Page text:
Beth Kanter's comment, March 11, 2012 1:01 PM
Thanks Robin for sharing and curating this article with your summary. I discovered it via Barbara Bray's collection where she had re scooped your scoop -- [and if following the curator's code added a via]. I came over here to rescoop (with a via!) because you are the original source and one of the links was broken (you corrected it and added an update) thus reminding me the importance of going to the original source. Here on you can just follow the trail of the rescoop icon.

I am disappointed that the bookmarklet doesn't work together with the one - but it would be great to have it integrated. Now to figure out how to rescoop it with the characters.
Robin Good's comment, March 11, 2012 1:12 PM
Hi Beth, thanks for your kind feedback. I was just out today for a video interview with Nancy White here in Rome, and she mentioned you as someone she likes for your ability to curate and make sense of things.

Re the integration of the curators' code icons, I have received feedback from Guillaume De Cugies of that he has been exchanging with Maria Popova and that he is looking with her for a way to integrate the two.

For now you can simply install the Curators' Code bookmarklet and use the "via"<a href="" target="_blank" style="font-family:sans-serif;text-decoration:none" >&#x1525;</a> or hat tip <a href="" target="_blank" style="font-family:sans-serif;text-decoration:none" >&#x21ac;</a> icons by copying and pasting their code into your scoops manually. The problem, at least for me is, that the editing window is in the same position where the Curators' Code bookmarklet is and therefore I can't see both at the same time.

In any case I think it would be trivial for or any other tool to integrate such buttons directly into their system without having us to use two different tools for one task.
Dr. Karen Dietz's comment March 11, 2012 9:36 PM
Many thanks Robin for the help! Somehow I missed the article -- computer fatigue probably :) I read it earlier today and look forward to using the codes. I'm thrilled to hear that is looking into integrating them into the platform. Thanks for keeping us updated on this new, and important twist, for curating. Cheers -- Karen
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Maria Popova and The Art of Curation: An Interview with the Curiosity Guide

Maria Popova and The Art of Curation: An Interview with the Curiosity Guide | Content Curation World |

"...I consume a lot of information across an incredibly wide spectrum of disciplines and sources, always aiming to synthesize the meaningful and connect it with something else for a larger portrait of what matters in the world."

Robin Good's insight:

Maria Popova is the editor of Brain PIckings, a unique blog site cum newsletter that curates stories and articles from the web that stimulate the mind of the curious and which provide insight into the type of culture we live in.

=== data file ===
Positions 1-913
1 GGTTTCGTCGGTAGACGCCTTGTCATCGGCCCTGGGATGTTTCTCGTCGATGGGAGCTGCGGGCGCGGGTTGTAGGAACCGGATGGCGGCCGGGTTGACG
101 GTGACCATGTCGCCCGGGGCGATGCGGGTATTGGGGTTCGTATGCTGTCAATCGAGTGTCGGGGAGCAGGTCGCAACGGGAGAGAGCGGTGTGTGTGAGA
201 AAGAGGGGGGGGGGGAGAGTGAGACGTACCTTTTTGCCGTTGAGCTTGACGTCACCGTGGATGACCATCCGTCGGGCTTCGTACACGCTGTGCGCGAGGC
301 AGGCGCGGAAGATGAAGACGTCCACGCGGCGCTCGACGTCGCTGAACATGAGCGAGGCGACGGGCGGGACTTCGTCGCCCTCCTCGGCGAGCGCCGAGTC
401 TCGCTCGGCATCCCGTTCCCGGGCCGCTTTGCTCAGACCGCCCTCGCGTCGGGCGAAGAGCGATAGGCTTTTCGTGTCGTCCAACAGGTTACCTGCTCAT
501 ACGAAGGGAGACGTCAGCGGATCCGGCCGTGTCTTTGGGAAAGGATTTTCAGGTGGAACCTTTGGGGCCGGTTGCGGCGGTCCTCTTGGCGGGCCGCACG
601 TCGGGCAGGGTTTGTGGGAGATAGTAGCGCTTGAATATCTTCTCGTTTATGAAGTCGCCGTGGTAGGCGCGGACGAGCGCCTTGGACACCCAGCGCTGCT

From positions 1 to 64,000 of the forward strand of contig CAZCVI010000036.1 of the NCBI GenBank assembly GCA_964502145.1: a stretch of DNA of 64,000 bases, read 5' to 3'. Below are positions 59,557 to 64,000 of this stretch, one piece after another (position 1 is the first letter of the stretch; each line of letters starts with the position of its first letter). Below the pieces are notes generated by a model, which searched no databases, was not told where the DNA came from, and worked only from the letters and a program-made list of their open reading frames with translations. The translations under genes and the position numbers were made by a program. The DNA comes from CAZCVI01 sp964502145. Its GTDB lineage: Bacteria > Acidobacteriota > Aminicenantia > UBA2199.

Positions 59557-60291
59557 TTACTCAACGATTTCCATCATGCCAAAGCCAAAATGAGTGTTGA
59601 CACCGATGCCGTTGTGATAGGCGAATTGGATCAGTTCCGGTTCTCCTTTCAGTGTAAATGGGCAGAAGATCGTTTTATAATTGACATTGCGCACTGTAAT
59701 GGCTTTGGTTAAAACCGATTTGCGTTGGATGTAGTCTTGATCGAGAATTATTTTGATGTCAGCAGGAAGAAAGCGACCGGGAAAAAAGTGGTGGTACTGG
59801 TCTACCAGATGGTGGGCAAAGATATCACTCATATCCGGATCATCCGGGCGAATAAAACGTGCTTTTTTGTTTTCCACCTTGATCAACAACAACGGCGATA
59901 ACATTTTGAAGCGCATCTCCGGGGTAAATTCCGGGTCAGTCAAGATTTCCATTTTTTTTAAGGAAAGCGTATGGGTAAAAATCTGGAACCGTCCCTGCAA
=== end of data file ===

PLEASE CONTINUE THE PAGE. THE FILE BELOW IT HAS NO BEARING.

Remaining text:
In an excellent 2010 interview written by Chris Allison, Maria explains what she defines as curation and how she goes about it in her every day work.

In her definition: "Brain Pickings is a highly curatorial endeavor. And the art of curation isn’t about the individual pieces of content, but about how these pieces fit together, what story they tell by being placed next to each other, and what statement the context they create makes about culture and the world at large.

Every piece of content on Brain Pickings is hand-picked for embodying the sort of cultural interestingness at the core of our curatorial vision – it’s creative, compelling and makes a meaningful contribution to the world; it offers a justification to be curious and enriches you in the process of indulging that curiosity."

Maria also provides great examples of curation at work, and explains how all of the advertising on her site is "pro bono" and fitting her objective of curating in full the reader experience. In other words, Maria curates which ads are showcased on her site by selecting those reflecting companies and products she actually believes in for free. 

She also provides a valuable, and much valid to this day, vision for the future of curation and curators. Niche specialization, is in this case, the name of the game.

Very interesting. Insightful. Resourceful. 8/10

Full interview: 

Check also the Flipboard interview with Maria Popova here: 

Randy Bauer's comment, October 5, 2013 1:43 PM
Thanks Robin, I am a fan of Brain Pickings. and of your curation as well.
Robin Good's comment, October 5, 2013 1:45 PM
Thank you Randy.
Brian Kirby's curator insight, October 11, 2013 4:41 PM

How to sift through large amounts of information...